Do you remember the childhood nursery rhyme, “The Old Woman in the Shoe?” She had so many children, and so little space, she didn’t know what to do. But eventually, her kids left the nest and she was left with all kinds of extra space.
Even as the economy is smoothing out and rumbling forward, many tenants also find themselves with more space than they can accommodate. They have fewer employees. They outsource a percentage of their tasks. They simply work more efficiently than they did five years ago, when the lease was signed.
What do you do with the excess space? You could make your employees very happy and create an onsite day care center or a room with a couple Wii stations for fitness and fun.
Some tenants will grimace and pay the rent with hopes they will grow back in the space. But, think out of the allocated box!
First, check your lease to see if you have a cancellation option. Then, start exploring. Check with the tenants on either side of your space to see if they need to expand. If so, you might work out a deal you can present to your landlord.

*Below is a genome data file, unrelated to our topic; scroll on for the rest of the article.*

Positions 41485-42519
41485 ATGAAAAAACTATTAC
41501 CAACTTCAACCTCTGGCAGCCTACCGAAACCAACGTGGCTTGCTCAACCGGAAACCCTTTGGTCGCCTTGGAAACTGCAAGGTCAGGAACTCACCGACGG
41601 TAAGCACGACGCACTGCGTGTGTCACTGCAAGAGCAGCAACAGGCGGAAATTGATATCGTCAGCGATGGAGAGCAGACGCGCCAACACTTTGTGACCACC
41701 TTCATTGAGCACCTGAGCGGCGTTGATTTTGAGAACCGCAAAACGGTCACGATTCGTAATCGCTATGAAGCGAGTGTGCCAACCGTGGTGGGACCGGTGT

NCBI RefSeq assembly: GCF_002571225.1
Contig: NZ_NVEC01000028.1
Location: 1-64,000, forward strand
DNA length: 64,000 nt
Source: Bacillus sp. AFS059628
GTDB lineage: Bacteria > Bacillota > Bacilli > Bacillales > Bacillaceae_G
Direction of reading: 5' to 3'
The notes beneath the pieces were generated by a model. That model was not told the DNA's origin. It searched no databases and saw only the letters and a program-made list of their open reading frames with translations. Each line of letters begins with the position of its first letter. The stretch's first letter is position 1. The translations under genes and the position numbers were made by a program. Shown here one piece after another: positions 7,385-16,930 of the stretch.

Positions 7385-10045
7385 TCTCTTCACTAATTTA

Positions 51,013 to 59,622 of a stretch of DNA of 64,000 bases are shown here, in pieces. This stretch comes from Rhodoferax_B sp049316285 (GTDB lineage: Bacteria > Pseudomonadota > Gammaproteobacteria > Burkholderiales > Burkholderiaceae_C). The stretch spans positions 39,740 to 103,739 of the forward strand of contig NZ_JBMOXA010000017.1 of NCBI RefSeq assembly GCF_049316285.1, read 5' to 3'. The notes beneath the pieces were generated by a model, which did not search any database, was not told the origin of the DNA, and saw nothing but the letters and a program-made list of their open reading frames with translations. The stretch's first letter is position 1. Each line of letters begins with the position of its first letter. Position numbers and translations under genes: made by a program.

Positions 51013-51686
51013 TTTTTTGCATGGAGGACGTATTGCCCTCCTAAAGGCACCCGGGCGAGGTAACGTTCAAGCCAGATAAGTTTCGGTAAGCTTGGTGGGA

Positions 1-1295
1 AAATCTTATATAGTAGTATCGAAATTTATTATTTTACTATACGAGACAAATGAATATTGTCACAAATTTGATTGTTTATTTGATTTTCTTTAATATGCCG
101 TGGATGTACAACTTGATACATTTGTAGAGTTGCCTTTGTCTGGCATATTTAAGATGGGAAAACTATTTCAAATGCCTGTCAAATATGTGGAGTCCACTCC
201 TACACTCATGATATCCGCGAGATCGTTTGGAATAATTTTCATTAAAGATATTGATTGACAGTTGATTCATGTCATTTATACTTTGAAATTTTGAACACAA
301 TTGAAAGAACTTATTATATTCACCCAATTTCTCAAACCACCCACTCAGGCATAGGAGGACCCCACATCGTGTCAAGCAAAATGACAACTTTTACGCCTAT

You can also try a blend-in-expand lease, whereby you agree to terminate the existing lease and make up a new one for five years with reduced space or reduced price. Your landlord, may look for longer term leases for the stability of his mortgage.
How about trading spaces? The landlord may have a smaller suite available and look to rent your space at a higher dollar figure. How about listing your space for sublease? You might find a complimentary company that would share business machines and administrative assistance in exchange for renting a block of cubicles and a corner office. You might be able to put up a wall between half your space and rent out the other half.
While you have your lease out, don’t forget to see if you have the right to sublease and if there are any rules about subleasing you need to know before starting the process. Finding a sublease takes time and marketing effort. Make sure whoever you hire to sublease your space puts it in the local multiple listings.
For instance, in most major towns Co-star and Loop-net are a great place to list your space. Some cities have local groups, but make sure the space is listed in a commercial database as well. Listing in residential databases is good as long as it is listed appropriately. Some people use Craig’s List, Facebook and Linked-In media platforms to help draw tenants.
You do have options. Right within every problem is its own solution. Your creativity comes from finding that solution, so your business continues to thrive.